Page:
Jerald Raymond Pierce



Around The Town Chicago- Somewhat Recommended

"...It is not often, but there are times, we see a play with excellent actors doing all they can to entertain an audience, and yet, the material they have been given to work with is just not good. I may take that a step further as I discuss the Chicago Premiere of "Straight White Men" written by Young Jean Lee, who also directed this production. The up-front promo sheets explained that this would be a story about a widower, Ed (played to perfection by Alan Wilder) and his three adult sons, who are "home for Christmas" (although it appears as if they are Jewish), and the life-changing discoveries that they will make!"
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Alan Bresloff



NewCity Chicago- Highly Recommended

"...What makes "Straight White Men" so different from the hundreds (or thousands) of other plays about, well, straight white men, is that it treats its characters like subjects to be studied. To wit: before each scene, Jenetopulos and Wilhelm lead the actors onstage and pose them like department store mannequins. Their reality is just as artificial as anyone else's. Lee, who also directs, is not writing a play in which gender, race and sexual orientation are default settings. In fact, her attitude might best be described as "anthropological." Though it is not without empathy."
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Alex Huntsberger



Chicago Theatre Review- Recommended

"...This latest offering by Steppenwolf is partly laugh-out-loud funny, sometimes resembling a broad sketch comedy, and partly a tense drama of confrontation. Most of the times Lee has kept a tight control over her players and her script, while the audience holds its collective breath, waiting for what will come next. In this fragmentary, realistic drama, real life is what happens next."
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Colin Douglas



Chicagoland Theater Reviews- Recommended

"...The success of "Straight White Men" may reside in the eye and ear of the viewer. Some patrons may willingly follow the storyline through its twists and dead ends while others will be irritated and possibly puzzled by just what the playwright wants to prove. But defects and all, the play is still a show that should set the attentive viewer's mind churning."
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Dan Zeff



The Fourth Walsh- Recommended

"...On the surface, SWM could be a wise-cracking bromance. Dirks, Hallahan and Slaten find a comfortable camaraderie. The brothers’ interactions feels authentic. They teasingly torment each other with smelly feet to the face and light-hearted jabs to childhood memories. When one brother is hung over, the other are merciless in trying to make him hurl. One argument is resolved by dancing off the tension. And nod out to Slaten with some impressive moves during the living room floor show."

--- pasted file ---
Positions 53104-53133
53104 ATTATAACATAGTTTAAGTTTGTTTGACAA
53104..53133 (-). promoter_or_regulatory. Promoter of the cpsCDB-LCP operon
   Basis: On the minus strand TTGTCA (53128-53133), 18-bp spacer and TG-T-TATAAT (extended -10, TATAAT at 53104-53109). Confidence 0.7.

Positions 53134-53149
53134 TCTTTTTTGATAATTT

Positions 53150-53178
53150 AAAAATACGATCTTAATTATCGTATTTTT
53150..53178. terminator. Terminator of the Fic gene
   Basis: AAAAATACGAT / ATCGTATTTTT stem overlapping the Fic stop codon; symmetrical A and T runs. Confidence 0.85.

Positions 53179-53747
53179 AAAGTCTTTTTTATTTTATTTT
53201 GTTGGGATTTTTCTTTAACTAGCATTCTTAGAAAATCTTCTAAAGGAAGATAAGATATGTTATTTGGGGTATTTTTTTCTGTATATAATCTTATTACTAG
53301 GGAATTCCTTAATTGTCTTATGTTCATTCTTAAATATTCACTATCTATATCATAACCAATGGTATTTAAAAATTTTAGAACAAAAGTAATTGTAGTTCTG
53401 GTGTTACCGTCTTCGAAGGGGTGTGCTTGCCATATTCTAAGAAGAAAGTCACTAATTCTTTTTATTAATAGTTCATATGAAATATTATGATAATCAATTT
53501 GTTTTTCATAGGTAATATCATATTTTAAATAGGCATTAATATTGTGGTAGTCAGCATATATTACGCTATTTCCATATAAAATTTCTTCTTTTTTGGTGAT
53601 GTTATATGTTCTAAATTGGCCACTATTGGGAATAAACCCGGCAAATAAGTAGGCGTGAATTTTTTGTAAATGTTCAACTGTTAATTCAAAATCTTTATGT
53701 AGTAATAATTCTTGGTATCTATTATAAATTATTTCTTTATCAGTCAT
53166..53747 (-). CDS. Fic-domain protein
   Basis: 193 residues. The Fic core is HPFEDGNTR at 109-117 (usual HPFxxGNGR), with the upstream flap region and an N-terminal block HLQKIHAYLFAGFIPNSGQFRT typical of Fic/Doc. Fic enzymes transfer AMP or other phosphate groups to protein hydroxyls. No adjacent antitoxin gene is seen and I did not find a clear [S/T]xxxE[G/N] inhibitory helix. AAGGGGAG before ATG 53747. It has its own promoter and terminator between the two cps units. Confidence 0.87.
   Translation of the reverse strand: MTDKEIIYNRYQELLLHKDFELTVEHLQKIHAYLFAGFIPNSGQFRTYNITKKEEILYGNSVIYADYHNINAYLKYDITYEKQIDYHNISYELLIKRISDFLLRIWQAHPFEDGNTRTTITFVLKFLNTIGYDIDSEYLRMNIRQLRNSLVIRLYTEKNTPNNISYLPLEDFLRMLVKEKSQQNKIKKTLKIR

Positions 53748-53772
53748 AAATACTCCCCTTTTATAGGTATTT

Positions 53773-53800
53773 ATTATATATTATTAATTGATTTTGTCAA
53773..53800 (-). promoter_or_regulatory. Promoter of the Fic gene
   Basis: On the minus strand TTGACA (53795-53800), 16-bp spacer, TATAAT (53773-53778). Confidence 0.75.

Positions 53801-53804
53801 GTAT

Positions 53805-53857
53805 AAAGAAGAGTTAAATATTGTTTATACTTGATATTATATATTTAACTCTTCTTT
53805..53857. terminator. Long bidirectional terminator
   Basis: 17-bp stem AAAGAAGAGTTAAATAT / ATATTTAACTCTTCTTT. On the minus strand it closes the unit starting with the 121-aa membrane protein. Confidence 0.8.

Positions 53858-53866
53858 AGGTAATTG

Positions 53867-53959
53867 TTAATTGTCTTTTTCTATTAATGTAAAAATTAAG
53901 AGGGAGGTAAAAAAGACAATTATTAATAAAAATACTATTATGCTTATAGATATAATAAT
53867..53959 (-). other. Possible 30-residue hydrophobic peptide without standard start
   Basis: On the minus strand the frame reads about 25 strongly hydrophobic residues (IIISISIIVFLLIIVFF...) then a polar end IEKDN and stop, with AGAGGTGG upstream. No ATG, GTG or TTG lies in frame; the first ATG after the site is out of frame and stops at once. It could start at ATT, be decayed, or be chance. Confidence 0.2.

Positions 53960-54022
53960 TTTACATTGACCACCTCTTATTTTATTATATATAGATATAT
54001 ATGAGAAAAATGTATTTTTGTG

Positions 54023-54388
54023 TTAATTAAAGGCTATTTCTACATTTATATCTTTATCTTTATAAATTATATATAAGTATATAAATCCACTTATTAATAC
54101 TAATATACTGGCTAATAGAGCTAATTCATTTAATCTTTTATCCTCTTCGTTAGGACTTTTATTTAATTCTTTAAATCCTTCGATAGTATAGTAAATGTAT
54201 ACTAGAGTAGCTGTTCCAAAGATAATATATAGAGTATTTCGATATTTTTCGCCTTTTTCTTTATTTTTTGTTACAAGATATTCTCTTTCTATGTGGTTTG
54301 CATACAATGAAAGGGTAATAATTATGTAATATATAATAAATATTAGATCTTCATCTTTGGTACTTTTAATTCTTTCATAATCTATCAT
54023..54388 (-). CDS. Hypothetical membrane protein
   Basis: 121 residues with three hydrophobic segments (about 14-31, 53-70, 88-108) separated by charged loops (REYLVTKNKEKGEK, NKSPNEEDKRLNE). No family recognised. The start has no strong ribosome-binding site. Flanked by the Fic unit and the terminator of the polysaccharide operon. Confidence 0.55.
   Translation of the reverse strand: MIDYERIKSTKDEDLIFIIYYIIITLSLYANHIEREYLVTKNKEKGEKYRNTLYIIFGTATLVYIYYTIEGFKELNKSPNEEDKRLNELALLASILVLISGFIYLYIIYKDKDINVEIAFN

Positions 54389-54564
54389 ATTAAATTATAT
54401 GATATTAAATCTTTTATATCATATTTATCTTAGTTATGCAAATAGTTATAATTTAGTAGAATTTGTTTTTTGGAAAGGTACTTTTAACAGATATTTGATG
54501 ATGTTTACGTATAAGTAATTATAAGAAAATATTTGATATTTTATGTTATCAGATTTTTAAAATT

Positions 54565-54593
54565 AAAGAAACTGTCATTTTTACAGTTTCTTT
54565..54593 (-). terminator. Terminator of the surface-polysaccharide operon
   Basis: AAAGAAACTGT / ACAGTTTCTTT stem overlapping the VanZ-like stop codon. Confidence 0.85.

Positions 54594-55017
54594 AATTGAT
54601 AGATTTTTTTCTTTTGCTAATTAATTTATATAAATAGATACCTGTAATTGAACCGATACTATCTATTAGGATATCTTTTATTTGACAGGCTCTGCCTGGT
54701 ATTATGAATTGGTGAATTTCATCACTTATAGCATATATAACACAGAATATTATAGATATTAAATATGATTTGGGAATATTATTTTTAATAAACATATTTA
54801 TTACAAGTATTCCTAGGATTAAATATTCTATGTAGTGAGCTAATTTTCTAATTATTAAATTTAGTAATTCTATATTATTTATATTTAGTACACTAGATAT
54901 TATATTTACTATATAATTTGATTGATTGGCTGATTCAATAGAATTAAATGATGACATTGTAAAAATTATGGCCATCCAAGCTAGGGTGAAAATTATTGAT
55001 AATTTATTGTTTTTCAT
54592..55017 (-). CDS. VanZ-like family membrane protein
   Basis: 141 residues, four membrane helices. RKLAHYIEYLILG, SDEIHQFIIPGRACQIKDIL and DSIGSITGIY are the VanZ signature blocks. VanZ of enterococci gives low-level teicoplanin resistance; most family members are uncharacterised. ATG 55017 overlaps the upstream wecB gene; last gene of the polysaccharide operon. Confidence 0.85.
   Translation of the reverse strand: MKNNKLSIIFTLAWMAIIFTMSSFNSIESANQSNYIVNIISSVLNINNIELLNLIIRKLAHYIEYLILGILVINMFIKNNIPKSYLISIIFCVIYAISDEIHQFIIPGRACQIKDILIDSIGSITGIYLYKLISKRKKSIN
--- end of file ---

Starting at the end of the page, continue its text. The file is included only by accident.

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Katy Walsh



Third Coast Review- Highly Recommended

"...The four cast members are all excellent performers and believable as brothers and father. Lee paces the story well. Her staging and the scenic design by David Evans Morris are perfect in every way. The family room, done in beiges and beiges, has a dartboard on the wall, a tack board pinned with political notices, and easy access to Ed's cache of snack foods, including a giant jar of pretzels."
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Nancy Bishop



Picture This Post- Recommended

"...If this sounds a bit cerebral, know not to worry. Straight White Men, which aims to roil below the surface with an exploration of gender and race identity, packs a gag per minute and keeps you laughing most of its 90-minute run. We watch grown men revisit the bathroom humor that still tickles them the most, with fart and body function jokes galore. We get Vaudeville style parodies of race, class and gender privilege, and feel as if we know the highly intelligent woman who was their Mom, ever trying to insert estrogen-laced reason into her sons' growing noodles. We get glib one-upsmanship the way only brothers who know each other so well can do."
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Amy Munice